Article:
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Compound Eskimo Arrows, wWith two Feathers, or None, and Flat Nocks

FIG. 1. SHAFT, cylindrical. No feathers. Nock, flat; notch, large and U-shaped. The bead consists of a long shank of bone, in the end of which an iron blade is inserted and held in place by an iron rivet. The arrow shaft is cut wedge-shaped and fitted into an angular notch in the bone shank, held in place by wooden rivets, and seized with sinew. Total length, 26 1/2 inches.

FIG. 3 is similar to fig. 1.

Cat. No 2529, U. S. N. M. Asiatic Eskimo. Collected by Commodore Rodgers, U. S. Navy.

FIG. 2. SHAFT, short and rudely made. Head is in two parts; the long shank of iron, on the outer end of which a blade of iron is riveted. Feathers, two, laid on flat and held in place by sinew. All of the specimens from this region are very poor, owing to the lack of wood, and they are also much modified by contact with the whites (thanks to the early appearance in this region of whale ships). Compare fig. 4. Length, shaft, 2 feet 2 inches; foreshaft, 6 inches.

Cat. No. 30016, U. S. N . M. Eskimo of Cumberland Gulf. Collected by W. A. Munster. U.S. Navy.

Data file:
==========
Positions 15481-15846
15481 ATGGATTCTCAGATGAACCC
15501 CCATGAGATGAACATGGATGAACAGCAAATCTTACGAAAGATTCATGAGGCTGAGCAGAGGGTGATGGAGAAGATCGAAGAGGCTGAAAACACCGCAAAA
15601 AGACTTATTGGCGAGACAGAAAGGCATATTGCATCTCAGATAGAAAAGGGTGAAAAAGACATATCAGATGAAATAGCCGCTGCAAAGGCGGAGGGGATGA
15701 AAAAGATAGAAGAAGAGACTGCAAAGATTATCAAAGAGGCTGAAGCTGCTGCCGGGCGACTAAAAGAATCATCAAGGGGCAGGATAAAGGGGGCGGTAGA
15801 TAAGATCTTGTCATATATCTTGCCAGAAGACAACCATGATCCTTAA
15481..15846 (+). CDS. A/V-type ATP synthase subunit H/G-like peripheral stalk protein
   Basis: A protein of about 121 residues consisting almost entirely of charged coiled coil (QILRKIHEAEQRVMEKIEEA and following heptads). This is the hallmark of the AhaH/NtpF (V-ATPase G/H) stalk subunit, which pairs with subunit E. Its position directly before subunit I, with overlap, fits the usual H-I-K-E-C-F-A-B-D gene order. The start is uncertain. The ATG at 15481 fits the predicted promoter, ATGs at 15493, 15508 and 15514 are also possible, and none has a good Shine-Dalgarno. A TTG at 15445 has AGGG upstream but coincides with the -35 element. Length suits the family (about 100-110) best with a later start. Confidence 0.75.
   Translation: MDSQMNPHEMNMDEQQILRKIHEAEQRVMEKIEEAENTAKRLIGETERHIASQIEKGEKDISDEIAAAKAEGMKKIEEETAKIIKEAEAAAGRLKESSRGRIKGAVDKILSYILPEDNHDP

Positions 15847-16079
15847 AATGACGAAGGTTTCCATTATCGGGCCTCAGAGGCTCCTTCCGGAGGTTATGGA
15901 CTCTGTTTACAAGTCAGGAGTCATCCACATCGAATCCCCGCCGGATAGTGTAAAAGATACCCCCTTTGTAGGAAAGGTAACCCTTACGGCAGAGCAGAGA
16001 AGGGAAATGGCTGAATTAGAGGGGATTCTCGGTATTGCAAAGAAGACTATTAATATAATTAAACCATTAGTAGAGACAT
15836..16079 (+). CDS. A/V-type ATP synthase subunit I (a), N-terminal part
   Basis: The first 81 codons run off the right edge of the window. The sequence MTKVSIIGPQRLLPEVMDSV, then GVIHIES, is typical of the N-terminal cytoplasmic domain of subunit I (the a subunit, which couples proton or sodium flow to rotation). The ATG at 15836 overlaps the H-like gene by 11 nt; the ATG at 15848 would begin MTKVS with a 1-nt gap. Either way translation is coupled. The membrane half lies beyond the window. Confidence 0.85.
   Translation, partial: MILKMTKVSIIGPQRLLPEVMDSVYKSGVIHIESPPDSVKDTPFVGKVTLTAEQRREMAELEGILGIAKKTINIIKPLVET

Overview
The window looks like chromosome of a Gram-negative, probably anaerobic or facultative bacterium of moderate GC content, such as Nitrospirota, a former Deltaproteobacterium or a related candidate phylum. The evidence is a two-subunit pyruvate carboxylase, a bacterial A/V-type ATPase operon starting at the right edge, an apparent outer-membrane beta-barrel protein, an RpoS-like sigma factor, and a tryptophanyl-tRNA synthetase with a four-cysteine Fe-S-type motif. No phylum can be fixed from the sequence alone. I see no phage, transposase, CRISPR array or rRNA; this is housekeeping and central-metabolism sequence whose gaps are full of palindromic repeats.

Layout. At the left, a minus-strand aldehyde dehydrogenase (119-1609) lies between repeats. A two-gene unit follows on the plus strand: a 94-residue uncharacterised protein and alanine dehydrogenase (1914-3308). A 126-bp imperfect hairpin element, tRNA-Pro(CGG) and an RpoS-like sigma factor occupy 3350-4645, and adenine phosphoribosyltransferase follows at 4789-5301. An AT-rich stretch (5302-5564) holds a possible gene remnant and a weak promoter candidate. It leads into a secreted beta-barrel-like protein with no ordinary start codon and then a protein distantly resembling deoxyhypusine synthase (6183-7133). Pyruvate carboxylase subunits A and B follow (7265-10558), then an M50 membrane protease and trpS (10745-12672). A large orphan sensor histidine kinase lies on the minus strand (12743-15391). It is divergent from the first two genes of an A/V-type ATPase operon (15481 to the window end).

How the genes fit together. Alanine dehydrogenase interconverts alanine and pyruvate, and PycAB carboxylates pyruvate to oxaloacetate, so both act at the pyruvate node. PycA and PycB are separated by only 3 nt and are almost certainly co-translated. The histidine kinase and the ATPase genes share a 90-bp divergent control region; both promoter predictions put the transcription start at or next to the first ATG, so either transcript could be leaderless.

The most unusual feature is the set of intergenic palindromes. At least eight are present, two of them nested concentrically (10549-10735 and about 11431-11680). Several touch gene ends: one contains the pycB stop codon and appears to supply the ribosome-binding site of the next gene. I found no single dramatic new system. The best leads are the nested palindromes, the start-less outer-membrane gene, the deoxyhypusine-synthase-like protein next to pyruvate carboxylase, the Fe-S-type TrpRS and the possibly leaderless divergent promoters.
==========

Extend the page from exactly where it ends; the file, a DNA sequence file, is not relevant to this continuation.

FIG. 4. THE SHAFT is of pine. The head consists of two parts, a shank of bone .and a blade of iron let into the saw cut and riveted in place. The shank is spliced onto the shaft and seized with sinew twine. Feathers, two, laid on flat and held in place by a rough wrapping of sinew. Nock, flat. In this same number are other specimens differing from the one described in minute particulars. One specimen has a common nail for the head, with a piece of nail let in transversely as a stop. Other examples are unfinished. Length of shaft, 2 feet 1 inch.

Cat. No. 90138, U. S. N. M. Whale River Indians, Eskimo stock, Labrador. Collected by Lucien Turner.

FIG. 5. The type is fully described and figured in Pl. LIX.